Friday, December 30, 2011

Xmas Eve at Casa del Unicorn

Happy (insert appropriate holy day here)!

It's the holiday season and out cometh some of the year's best feastings. I've partook of the traditional Christmas turkey feast most years and this was no exception. But this is also the first year where I celebrated the holidays with my favourite lady-friend Kari and we took the opportunity of having nothing going on Christmas Eve to have our own little celebration à deux.

But really the fun began on the 23rd. Kari still had some shopping to finish up at the mall, so I was in charge of picking up the food. Now, because it was Christmas Eve eve, we needed a couple of days worth of meals. I decided that I wanted to make one of them something stew-like, but was in the mood for something in the Spanish vein. Basically I wanted chorizo. So, I went to Saslove's Meats and picked up some chorizo as well as a duck breast (I made the duck for dinner that night to much excitement, having never cooked duck before - more on that in a subsequent post). We also decided that our Xmas Eve celebration needed a wine and cheese course, so that was next from the International Cheese and Deli, where I grabbed some Goat Brie, a Danish Blue and an aged Manchego.

Next came a quick trip to the Byward Fruit Market for veggies and such and a pop in to Aux Délices Bakery for the baguette (olive baguette to boot! SCORE!) and some dessert (which we never ate - oops). Then, a quick beer at the Dominion and it was off to LCBO for a booze stock-up. 150 bucks and a box full of bottles of wine and beer later, it was off home!

Skip ahead to the next evening. After working til 7 pm, I booted it home to get ready for the feasting!

First off, we made a quick appetizer of wild boar sausage slices on crostini with a smidge of Dijon mustard. Taaaaasty!

Next came the stew:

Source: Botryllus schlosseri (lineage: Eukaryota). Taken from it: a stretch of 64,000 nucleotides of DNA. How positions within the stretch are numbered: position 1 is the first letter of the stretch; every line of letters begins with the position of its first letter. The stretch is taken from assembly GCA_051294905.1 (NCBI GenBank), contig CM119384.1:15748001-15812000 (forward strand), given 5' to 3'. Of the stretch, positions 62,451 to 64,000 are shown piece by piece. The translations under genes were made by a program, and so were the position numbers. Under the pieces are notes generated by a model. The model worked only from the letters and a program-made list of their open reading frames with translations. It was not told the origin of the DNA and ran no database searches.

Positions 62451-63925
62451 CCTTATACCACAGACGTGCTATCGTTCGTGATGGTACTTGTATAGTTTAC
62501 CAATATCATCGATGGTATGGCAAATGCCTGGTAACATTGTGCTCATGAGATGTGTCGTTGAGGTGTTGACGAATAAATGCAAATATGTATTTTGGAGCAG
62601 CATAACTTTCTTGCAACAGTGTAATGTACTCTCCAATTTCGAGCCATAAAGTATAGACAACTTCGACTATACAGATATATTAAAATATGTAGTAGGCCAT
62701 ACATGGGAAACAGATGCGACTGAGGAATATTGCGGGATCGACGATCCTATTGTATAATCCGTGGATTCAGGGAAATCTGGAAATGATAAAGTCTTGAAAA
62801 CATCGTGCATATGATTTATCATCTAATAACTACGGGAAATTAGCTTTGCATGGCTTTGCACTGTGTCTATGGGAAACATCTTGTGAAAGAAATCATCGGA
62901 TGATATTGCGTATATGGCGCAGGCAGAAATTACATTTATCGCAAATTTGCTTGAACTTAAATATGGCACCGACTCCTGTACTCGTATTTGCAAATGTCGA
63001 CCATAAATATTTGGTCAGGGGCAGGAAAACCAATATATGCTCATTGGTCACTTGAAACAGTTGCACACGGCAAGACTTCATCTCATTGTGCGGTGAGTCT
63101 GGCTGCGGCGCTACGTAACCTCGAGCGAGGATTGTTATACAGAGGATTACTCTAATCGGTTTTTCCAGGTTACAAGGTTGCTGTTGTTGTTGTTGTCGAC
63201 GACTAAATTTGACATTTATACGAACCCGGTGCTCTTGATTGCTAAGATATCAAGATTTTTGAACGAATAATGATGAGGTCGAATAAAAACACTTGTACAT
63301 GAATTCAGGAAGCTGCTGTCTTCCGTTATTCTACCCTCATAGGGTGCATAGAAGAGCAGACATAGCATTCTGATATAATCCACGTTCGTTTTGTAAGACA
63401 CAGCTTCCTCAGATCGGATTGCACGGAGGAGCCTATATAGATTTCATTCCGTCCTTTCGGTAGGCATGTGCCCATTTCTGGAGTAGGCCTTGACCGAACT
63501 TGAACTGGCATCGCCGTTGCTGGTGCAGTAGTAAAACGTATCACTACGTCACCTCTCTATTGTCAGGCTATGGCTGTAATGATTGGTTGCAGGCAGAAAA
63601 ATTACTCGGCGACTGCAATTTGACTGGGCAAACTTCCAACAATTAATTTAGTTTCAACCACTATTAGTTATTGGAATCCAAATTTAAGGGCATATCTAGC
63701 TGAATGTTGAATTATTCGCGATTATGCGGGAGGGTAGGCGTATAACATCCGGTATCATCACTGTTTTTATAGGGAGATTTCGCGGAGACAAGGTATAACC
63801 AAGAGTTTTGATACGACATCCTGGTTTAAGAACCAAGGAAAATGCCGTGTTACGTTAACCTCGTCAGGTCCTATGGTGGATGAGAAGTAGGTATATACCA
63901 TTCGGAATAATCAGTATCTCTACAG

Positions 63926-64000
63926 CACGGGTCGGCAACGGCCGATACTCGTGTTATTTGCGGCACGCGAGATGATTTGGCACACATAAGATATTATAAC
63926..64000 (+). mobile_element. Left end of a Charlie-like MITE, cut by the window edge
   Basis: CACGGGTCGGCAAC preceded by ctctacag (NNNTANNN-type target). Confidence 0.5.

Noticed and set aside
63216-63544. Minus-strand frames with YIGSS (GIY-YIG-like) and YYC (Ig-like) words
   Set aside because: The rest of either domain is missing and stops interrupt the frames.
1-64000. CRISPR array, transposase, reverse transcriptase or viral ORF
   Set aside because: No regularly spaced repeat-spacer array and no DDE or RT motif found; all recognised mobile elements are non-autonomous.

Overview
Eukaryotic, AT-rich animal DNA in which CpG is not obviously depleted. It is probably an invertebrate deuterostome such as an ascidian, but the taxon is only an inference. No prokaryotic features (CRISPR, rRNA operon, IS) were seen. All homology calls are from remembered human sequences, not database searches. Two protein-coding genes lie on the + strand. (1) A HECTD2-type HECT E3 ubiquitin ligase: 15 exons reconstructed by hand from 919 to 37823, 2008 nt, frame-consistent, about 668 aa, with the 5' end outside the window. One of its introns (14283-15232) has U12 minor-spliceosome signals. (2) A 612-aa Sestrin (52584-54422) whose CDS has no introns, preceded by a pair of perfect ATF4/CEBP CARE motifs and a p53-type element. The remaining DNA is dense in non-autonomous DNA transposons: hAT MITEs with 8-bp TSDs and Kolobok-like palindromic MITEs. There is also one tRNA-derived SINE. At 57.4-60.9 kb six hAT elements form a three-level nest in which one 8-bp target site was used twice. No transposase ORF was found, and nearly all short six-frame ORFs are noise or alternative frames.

Spanish "Chili"


- 2 tbsp olive oil
- 3 chorizo sausage, casing removed and divided into small bits of meat
- 1 Spanish or Vidalia onion, roughly chopped
- 3-4 cloves garlic, minced
- 1 small eggplant, chopped in 1 cm thick pieces
- 1 zucchini, sliced into quarters length-wise and cut into 1 cm thick pieces
- 2-3 tomatoes, chopped (with their juice)
- 3/4 cup dry red wine (I used a Spanish Rioja, which was perfect)
- 1-2 tbsp tomato paste (they sell tomato paste in squeeze tubes now, which is really practical)
- 1 tsp smoked paprika
- pinch cayenne pepper or other ground pepper (I used guajillo powder for this one)
- 1/2 tsp salt (or to taste)
- 1/2 tsp black pepper (or to taste)
- pinch saffron (in this case, we had no saffron, so we used a Saffron Pepper Rub we'd gotten at a farmer's market. Close enough!)
- juice of half a lemon
- capers (for garnish)
- 1/2 cup flat-leaf parsley, coarsely chopped (for garnish)


- In a large pot, heat olive oil on medium-high heat
- Sauté sausage meat, onions, garlic and eggplant for about 5 minutes
- Reduce heat to medium and add zucchini, tomatoes, tomato paste, wine and seasonings. Stir everything together. Reduce heat to low and simmer for 50 minutes.
- Stir in lemon juice and simmer for another 10 minutes.
- Serve in bowls topped with a few capers and lots of parsley. Serve with baguette, preferably olive baguette.

Now, the recipe presented here is not exactly what I made, but rather the way I'd do it next time. First off, the 'eggplant' part was actually a leftover eggplant side dish from the night before that was basically eggplant baked with croutons, oil and balsamic vinegar. But, if I was doing it from scratch, I'd toss in fresh eggplant for sure.